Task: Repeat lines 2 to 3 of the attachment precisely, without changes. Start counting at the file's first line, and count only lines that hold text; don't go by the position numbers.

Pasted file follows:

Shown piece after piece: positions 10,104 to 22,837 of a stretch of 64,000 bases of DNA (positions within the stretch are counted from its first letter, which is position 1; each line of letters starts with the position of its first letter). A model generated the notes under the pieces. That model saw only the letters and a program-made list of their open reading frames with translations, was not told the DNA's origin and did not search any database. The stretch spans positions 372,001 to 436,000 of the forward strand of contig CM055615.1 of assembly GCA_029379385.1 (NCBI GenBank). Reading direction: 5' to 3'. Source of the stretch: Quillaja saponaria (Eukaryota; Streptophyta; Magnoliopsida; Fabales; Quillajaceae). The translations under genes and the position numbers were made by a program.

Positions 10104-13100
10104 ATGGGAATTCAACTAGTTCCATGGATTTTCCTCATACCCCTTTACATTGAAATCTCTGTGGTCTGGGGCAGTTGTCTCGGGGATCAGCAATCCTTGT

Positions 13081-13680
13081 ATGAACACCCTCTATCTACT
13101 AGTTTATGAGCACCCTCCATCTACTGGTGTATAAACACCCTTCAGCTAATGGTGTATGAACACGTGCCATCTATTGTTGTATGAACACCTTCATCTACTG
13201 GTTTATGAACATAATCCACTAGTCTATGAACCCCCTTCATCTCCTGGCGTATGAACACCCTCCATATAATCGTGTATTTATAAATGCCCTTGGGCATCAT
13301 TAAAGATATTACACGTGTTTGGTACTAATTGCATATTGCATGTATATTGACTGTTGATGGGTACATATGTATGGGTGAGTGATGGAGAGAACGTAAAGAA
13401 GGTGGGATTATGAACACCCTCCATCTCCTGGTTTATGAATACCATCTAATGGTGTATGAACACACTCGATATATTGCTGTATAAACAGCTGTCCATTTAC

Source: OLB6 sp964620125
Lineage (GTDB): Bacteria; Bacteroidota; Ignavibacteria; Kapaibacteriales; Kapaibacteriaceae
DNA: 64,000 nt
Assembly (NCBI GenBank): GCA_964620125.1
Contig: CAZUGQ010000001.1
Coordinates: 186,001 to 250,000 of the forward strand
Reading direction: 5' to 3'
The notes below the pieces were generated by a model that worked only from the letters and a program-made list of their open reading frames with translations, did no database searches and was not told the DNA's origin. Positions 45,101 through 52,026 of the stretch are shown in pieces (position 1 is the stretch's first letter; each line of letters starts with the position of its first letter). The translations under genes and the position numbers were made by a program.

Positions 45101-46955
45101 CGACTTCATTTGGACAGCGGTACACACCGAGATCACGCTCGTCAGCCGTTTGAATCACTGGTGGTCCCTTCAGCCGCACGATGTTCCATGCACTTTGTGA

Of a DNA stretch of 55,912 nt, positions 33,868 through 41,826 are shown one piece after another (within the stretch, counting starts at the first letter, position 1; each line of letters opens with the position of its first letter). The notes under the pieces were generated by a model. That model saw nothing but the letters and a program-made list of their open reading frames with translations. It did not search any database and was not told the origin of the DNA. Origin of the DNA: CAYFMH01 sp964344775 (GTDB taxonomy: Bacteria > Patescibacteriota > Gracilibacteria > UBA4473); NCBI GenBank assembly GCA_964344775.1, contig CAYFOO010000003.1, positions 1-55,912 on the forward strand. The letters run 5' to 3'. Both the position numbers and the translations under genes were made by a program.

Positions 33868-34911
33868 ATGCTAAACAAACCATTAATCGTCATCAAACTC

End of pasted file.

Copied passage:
Positions 10104-13100
10104 ATGGGAATTCAACTAGTTCCATGGATTTTCCTCATACCCCTTTACATTGAAATCTCTGTGGTCTGGGGCAGTTGTCTCGGGGATCAGCAATCCTTGT